Several judicial ethics committees have advised that a judge may maintain a blog but added caveats about being cautious and not violating the code of judicial conduct provisions relevant to communications by judges. (Merriam-Webster’s on-line dictionary defines a “blog” as “a Web site on which someone writes about personal opinions, activities, and experiences.”) The Arizona committee, for example, stated that a judge must ensure that no statements on her blog will negatively affect judicial proceedings, be perceived as prejudiced or biased, or necessitate frequent disqualification. Arizona Advisory Opinion 2014-1. See also New York Advisory Opinion 2010-138 (a judge may maintain an internet blog that comments on current events).
The Florida advisory committee stated that a judge could publish a blog that would alert readers to state appellate decisions as they were released because the judge did not plan to editorialize, criticize, or otherwise evaluate the opinions but only to briefly describe them. Florida Advisory Opinion 2012-7. Noting it had frequently approved judges’ speaking, writing, or teaching, the committee stated it would not make a distinction based on the technology used but warned the judge to exercise caution. Acknowledging it was “not practicable to list all the provisions of the Code that could apply” and reminding the judge to expect “constant public scrutiny,” the committee directed the judge to “carefully examine all provisions of the Code that relate to the blog and its topics, to insure that the judge is not publishing on the blog something the judge could not ethically say in person.” Finally, noting “that an interactive blog may invite inappropriate comment by the judge,” the committee suggested that the judge consider adding a disclaimer “that clarifies the judge does not endorse or vouch for the comments of others . . ., and that such comments do not represent the views of the judge.”
The Washington advisory committee stated that a judge may have a blog promoting “a more fair, just and benevolent society” and could respond to comments made by others on the essay the judge planned to post on the site. Washington Advisory Opinion 2009-5. The committee suggested that the judge should include a disclaimer that the opinions “are only those of the author and should not be imputed to other judges” and should describe the constraints on judges, such as the prohibitions on commenting on pending cases and discussing cases with persons appearing before the judge’s court. The committee also advised the judge to consider:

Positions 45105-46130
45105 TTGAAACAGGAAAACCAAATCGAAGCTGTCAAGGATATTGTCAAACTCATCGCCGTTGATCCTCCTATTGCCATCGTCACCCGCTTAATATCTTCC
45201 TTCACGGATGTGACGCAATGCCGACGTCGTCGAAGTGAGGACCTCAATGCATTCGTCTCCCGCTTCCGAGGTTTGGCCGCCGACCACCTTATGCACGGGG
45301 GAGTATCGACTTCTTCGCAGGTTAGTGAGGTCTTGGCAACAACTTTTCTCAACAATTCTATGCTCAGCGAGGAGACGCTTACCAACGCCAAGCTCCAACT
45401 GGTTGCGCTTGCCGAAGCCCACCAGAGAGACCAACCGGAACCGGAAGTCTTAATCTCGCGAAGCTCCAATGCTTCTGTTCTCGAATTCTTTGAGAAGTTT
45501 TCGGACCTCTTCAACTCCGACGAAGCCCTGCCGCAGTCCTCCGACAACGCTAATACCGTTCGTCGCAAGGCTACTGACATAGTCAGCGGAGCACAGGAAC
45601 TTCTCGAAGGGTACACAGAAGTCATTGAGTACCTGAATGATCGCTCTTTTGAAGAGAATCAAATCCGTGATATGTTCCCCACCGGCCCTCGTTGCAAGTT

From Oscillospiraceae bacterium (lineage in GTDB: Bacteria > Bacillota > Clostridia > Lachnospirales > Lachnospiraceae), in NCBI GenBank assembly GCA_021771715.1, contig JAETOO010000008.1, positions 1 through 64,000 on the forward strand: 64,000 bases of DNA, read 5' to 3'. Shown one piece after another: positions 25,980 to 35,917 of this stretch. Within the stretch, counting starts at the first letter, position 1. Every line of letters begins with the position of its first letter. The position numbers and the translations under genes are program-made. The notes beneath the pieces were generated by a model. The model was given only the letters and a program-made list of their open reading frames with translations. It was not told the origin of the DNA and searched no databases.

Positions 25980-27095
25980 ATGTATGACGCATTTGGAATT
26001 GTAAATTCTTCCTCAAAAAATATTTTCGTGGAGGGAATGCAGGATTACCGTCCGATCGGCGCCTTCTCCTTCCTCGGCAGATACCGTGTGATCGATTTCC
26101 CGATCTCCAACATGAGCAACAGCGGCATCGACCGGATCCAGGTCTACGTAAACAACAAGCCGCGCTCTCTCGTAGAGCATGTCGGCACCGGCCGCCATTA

- “[T]he impression that may be conveyed when responding to comments that are posted on the blog;”
- “[H]ow to tailor those comments to avoid any impression that the judicial officer’s impartiality might be called into question;” and
- “[W]hether readers might perceive that the judge’s impartiality is impaired by the volume and content of the comments received.”
The committee recommended that the judge, if possible, review any comments from others before they are published on the blog or “regularly monitor the responses to make sure that the thread of the discussion does not change” into something that is prohibited.
The Connecticut advisory committee stated that a judge may be listed, including her judicial position, as an expert on a non-profit, non-partisan organization’s electronic “answer board” established to provide journalists with information on legal and constitutional. Connecticut Advisory Opinion 2011-14. However, the committee cautioned, the judge’s answers must be factual and instructive without expressing her opinion, indicating a predisposition with respect to particular cases, or providing legal advice. The committee directed the judge to:
- Monitor the web-site to ensure that it does not link to commercial or advocacy groups;
- Stay abreast of new features on the site; and
- Retain the right to review and pre-approve the use of biographical information.
See also Utah Informal Advisory Opinion 2012-1 (a judge may follow a blog on legal or political issues that is also followed by lawyers or politicians and need not continually monitor the contents and comments to prevent association with material that might reflect poorly on the judiciary); U.S. Advisory Opinion 112 (2014) (before commenting on a blog, a judge should analyze the post, comment, or blog to take into account the canons that prohibit judges from endorsing political views, demeaning the prestige of the office, commenting on issues that may arise before the court, or sending the impression that another has unique access to the court).